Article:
So with that said, why don’t we apply metal injection molding to FDM 3D printing? This is what we’re doing right now and we’re working with one of the metal injection molding companies called BASF. They make a product called Catamold. It’s basically a metal with a polymer (Delrin) combined. It seems like this is difficult. It’s going to cost so much money. How can you ever maintain control of the process? The reality is we print these parts on our own.
[Holds up printed gear]
This part right here is stainless steel. This is 316L. That’s what BASF calls it. This is the green part that came right off the printer. We’re printing this exact same part downstairs. We’re printing this part right now. This material costs about $100 a pound. It gets sent to a sintering shop where it gets debinded and sintered. And it is really that simple.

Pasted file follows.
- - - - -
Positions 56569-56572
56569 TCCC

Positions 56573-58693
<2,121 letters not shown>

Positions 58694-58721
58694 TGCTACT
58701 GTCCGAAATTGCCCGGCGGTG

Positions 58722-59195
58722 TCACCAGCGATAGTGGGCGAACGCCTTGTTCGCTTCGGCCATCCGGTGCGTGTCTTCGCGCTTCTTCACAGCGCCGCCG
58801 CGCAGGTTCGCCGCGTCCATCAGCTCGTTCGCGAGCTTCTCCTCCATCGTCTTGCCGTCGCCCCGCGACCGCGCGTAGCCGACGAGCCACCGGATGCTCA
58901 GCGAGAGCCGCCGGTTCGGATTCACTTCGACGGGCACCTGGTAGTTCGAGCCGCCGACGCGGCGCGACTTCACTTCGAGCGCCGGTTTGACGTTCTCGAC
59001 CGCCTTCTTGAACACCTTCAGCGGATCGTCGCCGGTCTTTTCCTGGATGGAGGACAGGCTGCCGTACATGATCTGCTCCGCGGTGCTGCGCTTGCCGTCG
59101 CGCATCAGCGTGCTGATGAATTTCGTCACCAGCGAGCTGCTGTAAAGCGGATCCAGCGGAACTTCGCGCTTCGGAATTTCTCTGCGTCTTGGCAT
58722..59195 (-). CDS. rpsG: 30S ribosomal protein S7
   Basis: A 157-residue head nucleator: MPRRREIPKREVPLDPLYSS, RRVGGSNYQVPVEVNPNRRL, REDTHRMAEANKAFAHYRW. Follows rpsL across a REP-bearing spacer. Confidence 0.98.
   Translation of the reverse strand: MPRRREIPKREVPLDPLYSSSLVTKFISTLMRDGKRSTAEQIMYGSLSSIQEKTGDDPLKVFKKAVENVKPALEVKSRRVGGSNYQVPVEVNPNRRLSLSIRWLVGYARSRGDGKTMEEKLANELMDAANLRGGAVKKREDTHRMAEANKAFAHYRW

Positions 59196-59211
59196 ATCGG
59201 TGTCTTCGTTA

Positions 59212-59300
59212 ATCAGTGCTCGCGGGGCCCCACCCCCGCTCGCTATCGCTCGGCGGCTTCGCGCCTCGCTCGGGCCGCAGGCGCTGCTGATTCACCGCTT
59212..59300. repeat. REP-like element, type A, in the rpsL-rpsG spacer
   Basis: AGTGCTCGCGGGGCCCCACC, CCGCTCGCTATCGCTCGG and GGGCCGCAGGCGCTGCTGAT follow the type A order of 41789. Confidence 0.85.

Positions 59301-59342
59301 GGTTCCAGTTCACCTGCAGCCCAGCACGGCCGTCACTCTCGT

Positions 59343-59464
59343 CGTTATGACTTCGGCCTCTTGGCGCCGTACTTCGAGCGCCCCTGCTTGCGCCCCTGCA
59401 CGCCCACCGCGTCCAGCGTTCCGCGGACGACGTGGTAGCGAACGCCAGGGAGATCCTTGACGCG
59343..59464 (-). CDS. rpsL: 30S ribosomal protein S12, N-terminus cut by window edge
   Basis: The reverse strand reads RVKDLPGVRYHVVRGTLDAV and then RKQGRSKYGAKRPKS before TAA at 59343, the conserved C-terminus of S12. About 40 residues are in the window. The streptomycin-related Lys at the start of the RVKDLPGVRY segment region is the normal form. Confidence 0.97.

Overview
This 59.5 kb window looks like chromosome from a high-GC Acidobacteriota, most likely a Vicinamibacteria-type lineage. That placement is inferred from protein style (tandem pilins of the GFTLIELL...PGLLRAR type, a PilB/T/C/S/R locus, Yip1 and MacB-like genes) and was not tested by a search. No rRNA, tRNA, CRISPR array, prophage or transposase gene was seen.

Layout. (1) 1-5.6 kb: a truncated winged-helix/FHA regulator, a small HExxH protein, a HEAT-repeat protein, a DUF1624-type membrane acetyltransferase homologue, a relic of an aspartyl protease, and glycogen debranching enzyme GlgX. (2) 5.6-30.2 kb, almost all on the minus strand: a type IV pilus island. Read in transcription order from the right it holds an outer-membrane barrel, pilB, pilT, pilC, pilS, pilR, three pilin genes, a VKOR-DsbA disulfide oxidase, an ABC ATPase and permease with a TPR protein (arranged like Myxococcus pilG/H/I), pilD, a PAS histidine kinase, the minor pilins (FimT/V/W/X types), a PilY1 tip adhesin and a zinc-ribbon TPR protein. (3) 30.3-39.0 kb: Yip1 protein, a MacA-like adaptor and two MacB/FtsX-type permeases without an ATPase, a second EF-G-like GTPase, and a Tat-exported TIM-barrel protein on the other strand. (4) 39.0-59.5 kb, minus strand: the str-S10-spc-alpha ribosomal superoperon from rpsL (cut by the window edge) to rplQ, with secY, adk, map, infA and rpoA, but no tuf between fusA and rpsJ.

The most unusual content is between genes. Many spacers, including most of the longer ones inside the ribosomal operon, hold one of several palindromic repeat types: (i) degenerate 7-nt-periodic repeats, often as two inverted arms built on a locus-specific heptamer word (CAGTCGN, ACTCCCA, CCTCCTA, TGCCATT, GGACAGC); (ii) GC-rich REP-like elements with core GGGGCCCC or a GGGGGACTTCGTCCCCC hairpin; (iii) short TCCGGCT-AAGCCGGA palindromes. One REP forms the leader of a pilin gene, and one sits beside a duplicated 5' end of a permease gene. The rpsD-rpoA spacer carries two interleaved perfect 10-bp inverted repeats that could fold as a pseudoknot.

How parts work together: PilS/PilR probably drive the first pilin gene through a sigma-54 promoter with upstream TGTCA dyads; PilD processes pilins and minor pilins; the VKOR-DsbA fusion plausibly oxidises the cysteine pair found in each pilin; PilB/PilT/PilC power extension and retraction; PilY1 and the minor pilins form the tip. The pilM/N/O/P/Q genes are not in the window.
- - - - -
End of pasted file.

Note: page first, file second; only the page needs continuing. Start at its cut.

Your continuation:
The truth is going to come out at some point and I’m glad I had the opportunity to tell you all: This type of metal 3D printing is not complicated.
The most expensive part of it is the actual sintering. Now, there are shops — and the supply chain is very well defined for metal injection molding — there are shops that specialize in just debinding and sintering your parts. All around Southern California and obviously in different parts of the country too, metal injection molding is about a $1.2 billion industry right now.
I thought I would pass around something to show everybody because, really, it’s not more complicated than this. Now these are basic parts that we started with.
[holds up stainless steel spiked motorcycle clutch lever]